Kyle Davies left the game last night in the first inning with anterior shoulder soreness and will undergo an MRI today to determine the severity of the injury. In related news, karmic retribution rains down upon Royals fans rejoicing at an injury to one of their own in the form of a 19-1 annihilation at the hands of the Cleveland Indians.

I don’t believe in karma or any other type of supernatural phenomenon, but last night’s game certainly gave me a bit of skepticism. The much-maligned pitcher Kyle Davies is removed in the first inning, only to be replaced by a parade of pitchers surrendering an unprecedented number of runs. It was the ultimate “be careful what you wish for” moment.

Before anyone could utter the phrase “Does this mean we’ll see Danny Duff..” the scoreboard was being changed so fast it looked like the dashboard of Doc Brown’s DeLorean. I think any Royals fan began to instantly question whether or not wishing for the downfall of Davies was in reality the best course of action.

I’ve long argued that while Kyle Davies isn’t a great pitcher, he’s a fine back of the rotation guy on a large swath of Major League teams. Yes, I know that Craig posited that he was the worst pitcher in history, and the numbers do bear that out. However, what I took away from those numbers is that he’s just been given a significantly longer opportunity than most back of the rotation guys. Part of that has to do with getting to the big leagues at such a young age that, combined with his above average stuff and ability to stay healthy lets him rack up a large number of innings.

I believe that a lot of the anger directed towards Kyle Davies and the resulting wishes for “someone, anyone else” are due to wanting something different. We know what Kyle Davies is, we can no longer project something onto him and as fans we want to project. Guys we don’t know, players we’ve barely seen are people we can project onto. We can dream them into a diamond in the rough, or a future ace. We know so little about them that anything is possible. With Davies, we know too much.

Last night, his health failed him and with it went his stuff. Over the past few outings, Davies had been keeping the Royals in games. Three of his last four starts were of the quality variety. Beyond that, he had completely changed his approach. He was posting career high strikeout numbers and career low walk numbers. He was finally trusting his stuff and pitching in the strike zone. It lead to a significant increase in the number of hits he allowed, but that’s to be expected. With an improved defense behind him, it was the right decision for Davies.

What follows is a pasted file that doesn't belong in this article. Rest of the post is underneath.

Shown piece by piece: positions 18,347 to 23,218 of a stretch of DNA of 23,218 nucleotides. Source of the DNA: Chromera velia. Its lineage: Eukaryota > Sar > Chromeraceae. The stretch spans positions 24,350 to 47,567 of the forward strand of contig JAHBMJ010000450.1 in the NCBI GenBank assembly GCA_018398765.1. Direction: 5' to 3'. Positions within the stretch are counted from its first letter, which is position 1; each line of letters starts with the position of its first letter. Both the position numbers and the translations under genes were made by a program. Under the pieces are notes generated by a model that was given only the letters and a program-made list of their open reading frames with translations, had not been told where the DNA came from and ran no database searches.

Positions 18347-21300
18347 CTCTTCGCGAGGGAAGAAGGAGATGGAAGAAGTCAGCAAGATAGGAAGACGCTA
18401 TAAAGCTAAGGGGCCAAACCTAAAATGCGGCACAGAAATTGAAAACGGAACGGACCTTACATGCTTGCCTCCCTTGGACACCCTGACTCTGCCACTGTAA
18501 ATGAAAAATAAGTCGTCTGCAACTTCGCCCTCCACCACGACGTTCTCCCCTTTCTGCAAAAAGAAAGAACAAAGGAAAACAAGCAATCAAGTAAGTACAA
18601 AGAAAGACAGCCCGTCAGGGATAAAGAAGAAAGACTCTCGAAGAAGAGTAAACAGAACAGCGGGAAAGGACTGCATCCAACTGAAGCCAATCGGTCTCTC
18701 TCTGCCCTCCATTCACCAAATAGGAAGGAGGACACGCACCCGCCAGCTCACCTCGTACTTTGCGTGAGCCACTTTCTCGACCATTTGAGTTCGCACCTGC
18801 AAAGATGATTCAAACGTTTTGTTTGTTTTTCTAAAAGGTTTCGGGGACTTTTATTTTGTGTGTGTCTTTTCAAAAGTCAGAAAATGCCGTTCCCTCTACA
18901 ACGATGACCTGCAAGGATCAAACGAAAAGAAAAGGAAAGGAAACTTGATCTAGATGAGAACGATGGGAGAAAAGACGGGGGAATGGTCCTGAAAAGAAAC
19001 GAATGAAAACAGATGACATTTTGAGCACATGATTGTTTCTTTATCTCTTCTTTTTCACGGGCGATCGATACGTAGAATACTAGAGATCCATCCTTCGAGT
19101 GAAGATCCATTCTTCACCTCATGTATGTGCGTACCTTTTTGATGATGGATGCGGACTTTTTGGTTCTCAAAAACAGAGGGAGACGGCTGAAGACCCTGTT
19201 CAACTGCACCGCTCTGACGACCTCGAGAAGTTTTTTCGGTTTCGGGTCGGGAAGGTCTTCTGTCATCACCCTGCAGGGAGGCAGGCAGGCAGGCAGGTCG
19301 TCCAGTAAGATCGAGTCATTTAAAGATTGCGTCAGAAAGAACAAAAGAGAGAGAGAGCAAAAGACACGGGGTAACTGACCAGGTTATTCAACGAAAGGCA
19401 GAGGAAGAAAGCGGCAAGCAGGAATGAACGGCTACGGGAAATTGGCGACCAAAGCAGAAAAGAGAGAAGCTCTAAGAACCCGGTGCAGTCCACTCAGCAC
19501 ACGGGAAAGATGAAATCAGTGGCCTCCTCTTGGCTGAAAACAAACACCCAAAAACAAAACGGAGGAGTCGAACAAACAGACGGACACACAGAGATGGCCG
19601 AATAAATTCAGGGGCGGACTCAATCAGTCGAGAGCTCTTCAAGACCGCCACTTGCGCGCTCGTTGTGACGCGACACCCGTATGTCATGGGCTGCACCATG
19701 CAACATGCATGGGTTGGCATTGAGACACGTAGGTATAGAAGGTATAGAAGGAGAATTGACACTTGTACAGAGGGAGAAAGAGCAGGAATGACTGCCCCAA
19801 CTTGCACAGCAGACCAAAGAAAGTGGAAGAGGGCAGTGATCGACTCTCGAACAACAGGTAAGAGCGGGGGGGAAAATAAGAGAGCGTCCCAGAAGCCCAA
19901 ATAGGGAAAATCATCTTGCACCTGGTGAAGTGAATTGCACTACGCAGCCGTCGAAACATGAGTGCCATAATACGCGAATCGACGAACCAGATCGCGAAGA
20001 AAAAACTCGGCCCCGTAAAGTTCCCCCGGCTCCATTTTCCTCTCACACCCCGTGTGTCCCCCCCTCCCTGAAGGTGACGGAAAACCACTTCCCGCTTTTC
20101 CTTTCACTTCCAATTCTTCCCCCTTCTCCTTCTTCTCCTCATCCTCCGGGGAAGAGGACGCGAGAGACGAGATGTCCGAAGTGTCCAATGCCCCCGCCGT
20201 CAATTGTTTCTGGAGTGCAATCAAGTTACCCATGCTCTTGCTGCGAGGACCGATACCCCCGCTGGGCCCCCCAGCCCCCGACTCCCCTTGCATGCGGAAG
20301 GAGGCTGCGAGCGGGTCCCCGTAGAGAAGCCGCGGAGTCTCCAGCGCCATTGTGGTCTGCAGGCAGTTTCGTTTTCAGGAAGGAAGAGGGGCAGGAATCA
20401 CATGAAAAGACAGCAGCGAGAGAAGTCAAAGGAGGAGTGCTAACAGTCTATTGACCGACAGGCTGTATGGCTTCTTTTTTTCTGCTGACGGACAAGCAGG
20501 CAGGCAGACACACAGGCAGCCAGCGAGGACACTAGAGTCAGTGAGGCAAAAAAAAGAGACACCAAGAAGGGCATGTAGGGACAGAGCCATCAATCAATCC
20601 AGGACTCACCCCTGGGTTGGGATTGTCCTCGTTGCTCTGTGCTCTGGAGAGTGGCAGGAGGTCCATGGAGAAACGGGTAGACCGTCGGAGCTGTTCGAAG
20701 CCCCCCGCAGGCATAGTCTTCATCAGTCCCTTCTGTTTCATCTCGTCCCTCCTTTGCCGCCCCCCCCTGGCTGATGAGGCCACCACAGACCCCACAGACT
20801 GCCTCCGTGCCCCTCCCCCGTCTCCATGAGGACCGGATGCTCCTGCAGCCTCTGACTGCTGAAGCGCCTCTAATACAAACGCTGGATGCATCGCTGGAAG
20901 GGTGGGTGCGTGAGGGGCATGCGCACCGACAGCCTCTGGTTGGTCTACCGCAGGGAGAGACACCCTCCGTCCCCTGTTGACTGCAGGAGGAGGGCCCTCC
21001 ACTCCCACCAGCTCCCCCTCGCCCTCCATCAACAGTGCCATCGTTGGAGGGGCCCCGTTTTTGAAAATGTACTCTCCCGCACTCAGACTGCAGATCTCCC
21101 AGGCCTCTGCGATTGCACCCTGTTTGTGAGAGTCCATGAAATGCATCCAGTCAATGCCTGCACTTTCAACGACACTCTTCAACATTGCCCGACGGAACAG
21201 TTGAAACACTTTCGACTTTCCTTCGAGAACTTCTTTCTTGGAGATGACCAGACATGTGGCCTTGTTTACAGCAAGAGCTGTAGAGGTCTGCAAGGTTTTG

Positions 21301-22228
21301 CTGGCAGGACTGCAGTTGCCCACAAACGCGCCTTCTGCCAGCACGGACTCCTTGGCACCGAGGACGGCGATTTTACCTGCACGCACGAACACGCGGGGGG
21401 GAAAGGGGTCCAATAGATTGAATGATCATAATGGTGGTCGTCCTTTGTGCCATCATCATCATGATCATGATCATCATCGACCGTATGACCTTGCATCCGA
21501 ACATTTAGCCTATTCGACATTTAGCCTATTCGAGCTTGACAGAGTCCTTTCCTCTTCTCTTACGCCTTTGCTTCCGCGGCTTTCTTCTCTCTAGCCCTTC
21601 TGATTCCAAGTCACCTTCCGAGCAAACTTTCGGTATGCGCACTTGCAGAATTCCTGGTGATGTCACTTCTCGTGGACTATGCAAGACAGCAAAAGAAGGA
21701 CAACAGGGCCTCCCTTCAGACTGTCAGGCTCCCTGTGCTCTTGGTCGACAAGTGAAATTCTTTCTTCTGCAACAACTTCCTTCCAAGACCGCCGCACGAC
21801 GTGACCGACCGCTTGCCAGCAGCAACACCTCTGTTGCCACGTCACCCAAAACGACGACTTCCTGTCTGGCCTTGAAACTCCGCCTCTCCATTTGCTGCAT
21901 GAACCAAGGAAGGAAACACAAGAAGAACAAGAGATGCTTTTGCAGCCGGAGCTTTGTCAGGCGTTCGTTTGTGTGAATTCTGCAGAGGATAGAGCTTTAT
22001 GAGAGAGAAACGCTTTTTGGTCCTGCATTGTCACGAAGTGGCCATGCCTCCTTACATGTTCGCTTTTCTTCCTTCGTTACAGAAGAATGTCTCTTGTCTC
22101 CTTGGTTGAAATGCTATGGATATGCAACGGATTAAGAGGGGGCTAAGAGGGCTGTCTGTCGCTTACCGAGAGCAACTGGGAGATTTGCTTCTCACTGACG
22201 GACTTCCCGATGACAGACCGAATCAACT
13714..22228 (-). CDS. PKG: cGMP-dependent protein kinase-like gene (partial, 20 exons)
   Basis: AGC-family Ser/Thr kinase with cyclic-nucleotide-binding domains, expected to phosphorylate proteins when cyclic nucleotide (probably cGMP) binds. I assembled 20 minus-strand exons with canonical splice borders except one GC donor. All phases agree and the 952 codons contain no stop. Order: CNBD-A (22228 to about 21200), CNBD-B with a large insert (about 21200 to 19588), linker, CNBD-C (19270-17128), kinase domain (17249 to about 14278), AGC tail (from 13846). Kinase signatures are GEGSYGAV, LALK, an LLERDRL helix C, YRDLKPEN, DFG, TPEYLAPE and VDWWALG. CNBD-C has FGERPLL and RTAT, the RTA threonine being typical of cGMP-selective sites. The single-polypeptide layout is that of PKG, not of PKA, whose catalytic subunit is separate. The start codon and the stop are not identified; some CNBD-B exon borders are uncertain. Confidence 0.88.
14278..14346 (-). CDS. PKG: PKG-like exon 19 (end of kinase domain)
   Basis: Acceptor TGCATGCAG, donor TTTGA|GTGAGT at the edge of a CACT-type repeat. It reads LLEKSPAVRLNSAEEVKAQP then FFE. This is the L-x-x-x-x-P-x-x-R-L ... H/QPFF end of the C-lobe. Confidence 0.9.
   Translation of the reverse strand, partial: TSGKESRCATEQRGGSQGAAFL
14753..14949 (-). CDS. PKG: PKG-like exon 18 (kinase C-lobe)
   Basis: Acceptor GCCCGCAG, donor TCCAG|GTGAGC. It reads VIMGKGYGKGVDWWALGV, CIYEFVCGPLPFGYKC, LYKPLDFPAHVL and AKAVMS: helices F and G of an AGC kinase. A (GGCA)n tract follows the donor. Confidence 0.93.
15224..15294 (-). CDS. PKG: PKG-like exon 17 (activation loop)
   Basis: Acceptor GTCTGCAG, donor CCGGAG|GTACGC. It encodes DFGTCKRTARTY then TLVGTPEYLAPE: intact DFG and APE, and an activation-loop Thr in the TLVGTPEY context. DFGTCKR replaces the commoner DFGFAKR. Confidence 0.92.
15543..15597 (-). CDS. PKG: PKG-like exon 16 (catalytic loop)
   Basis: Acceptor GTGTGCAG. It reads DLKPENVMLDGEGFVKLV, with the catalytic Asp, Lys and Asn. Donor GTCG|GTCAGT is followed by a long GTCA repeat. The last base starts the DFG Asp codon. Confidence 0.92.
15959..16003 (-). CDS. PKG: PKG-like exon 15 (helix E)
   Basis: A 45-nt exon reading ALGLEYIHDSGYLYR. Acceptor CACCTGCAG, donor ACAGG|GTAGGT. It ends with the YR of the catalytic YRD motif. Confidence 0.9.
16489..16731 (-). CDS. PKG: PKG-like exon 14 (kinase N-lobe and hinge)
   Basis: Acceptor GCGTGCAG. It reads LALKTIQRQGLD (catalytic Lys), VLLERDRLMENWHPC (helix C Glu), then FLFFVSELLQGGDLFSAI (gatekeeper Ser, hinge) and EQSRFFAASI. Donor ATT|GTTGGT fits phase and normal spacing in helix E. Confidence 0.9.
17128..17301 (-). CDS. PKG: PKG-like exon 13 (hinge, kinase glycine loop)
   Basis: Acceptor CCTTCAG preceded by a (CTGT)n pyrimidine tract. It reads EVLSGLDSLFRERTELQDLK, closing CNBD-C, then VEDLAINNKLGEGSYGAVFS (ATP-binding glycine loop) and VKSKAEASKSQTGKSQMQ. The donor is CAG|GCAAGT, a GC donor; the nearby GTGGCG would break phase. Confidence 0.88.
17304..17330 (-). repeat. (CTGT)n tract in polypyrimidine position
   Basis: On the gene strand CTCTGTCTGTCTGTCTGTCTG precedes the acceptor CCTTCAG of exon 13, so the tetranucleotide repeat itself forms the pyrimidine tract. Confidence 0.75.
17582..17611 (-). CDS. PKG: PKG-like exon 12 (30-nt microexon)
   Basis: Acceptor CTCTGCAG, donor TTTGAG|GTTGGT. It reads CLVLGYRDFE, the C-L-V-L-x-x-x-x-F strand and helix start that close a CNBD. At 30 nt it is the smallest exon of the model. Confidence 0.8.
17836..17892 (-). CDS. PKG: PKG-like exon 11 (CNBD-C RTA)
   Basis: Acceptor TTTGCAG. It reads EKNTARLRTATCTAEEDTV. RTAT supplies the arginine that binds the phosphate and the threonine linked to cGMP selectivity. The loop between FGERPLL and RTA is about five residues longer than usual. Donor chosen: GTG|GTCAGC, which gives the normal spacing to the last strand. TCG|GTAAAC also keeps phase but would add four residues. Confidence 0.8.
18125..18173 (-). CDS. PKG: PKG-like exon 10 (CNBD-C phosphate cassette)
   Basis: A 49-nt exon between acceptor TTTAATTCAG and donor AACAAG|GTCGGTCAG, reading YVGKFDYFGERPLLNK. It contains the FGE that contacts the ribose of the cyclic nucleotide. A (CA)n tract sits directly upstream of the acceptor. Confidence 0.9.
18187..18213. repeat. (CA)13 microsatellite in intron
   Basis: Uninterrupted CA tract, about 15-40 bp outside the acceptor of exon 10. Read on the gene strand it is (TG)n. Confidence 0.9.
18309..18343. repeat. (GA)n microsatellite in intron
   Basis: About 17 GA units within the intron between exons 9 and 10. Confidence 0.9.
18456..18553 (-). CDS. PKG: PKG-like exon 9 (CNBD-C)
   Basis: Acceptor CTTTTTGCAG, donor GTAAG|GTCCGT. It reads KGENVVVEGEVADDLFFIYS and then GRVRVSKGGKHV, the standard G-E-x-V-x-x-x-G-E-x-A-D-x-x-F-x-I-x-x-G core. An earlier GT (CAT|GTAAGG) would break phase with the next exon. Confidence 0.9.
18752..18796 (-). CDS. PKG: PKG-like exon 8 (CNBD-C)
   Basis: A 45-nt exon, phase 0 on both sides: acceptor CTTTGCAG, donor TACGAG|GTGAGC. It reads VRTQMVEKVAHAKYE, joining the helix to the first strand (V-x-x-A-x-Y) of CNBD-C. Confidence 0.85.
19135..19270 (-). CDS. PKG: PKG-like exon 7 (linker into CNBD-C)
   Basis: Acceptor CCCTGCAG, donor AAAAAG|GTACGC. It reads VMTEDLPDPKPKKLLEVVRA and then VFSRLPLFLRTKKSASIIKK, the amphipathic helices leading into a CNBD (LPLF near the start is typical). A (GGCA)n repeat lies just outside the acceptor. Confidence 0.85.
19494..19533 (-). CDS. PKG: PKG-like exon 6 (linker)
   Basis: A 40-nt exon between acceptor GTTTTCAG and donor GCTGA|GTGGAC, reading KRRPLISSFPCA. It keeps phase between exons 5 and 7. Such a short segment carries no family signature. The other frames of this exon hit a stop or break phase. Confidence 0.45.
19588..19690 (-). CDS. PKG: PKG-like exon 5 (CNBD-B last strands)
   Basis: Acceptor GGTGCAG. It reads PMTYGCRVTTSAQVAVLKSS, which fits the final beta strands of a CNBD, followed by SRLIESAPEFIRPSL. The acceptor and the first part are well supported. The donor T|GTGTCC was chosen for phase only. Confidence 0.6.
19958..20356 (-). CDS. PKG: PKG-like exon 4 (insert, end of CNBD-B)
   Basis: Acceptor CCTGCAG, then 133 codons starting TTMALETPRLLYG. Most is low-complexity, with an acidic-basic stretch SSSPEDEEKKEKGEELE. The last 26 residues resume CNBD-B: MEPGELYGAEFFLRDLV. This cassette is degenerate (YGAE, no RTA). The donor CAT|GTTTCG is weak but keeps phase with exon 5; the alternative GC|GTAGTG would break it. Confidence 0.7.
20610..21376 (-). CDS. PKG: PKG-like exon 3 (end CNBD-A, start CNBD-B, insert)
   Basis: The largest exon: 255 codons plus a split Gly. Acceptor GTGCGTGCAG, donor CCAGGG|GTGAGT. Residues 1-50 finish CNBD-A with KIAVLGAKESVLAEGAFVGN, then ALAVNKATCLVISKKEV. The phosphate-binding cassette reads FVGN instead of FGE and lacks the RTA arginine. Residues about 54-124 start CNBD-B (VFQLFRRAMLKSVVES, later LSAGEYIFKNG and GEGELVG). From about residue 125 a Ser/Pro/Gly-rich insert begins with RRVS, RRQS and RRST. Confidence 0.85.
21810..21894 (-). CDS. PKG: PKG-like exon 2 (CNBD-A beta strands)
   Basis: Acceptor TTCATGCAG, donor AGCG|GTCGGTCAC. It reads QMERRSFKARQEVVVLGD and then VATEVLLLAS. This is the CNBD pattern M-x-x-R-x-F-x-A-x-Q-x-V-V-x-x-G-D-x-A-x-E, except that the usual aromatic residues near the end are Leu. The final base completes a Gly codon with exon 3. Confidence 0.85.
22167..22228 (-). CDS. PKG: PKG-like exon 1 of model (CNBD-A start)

It’s unclear now whether he will get to prove he was a new pitcher, that will all come down to what the doctors say. Initially it was announced that he would be replaced by Robinson Tejeda, but that was premature. We’ll know more today.

But what of Vin Mazzaro, the pitcher that came to the Royals from the Oakland Athletics and was thrown to the wolves that had taken the form of Indians? In the ultimate insult added to injury, he was demoted to Omaha.

There’s little question over whether or not a Major League pitcher should be able to do better than Mazzaro did last night. He was already sitting in the bullpen, so it’s almost certain he knew he was coming into the game at the first sign of trouble from Kyle Davies. That trouble did come, and then Nate Adcock entered the game to give Mazzaro some extra time to get ready.

The game was inching out of control before Mazzaro even got in, but once he toed the rubber he threw grenades on a bonfire. Or did he? The two and a third innings he pitched didn’t really seem as bad while it was happening. The Indians didn’t crush every pitch they saw, there were lots of bloop hits and seeing eye singles –the bad-luck portion of the Batting Average on Balls in Play statistic (BABIP). The Royals weren’t making errors either, there were a few balls hit to the outfield that a speedier player might have gotten. I can remember one to each of left, center and right that someone like Jarrod Dyson would have ran down. But those happen all the time.

What I believe we witnessed last night wasn’t just a pitcher being dominated. It was a combination of bad luck, poor pitching and poor preparation. It just compounded in a historic way.

As human beings we want to try and make sense of these things. We ask ourselves what all of this means. Does it mean that the Royals are the team we thought they were before the season? Does it mean that Kyle Davies is better than we thought? Does it mean that the Dejesus trade was a bad one?

The questions are numerous, interesting and what makes baseball discussion so great. But in the end, they’re kind of pointless. The 19-1 loss to the Indians means one thing: there is one more L on the record book. I guess it also means that Kyle Davies might be on the D.L. and there will be some roster movement to get a starting pitcher. But all in all, it’s just one loss. As fans we can project whatever we want on that historic loss last night, that’s just what we do.

Update: It’s being reported that Danny Duffy will be promoted and make the start for the Royals on Wednesday.

Nick Scott hosts the Broken Bat Single Podcast and writes a blog for the Lawrence Journal World. You can follow him on Twitter and Facebook or email him at brokenbatsingle at gmail dot com.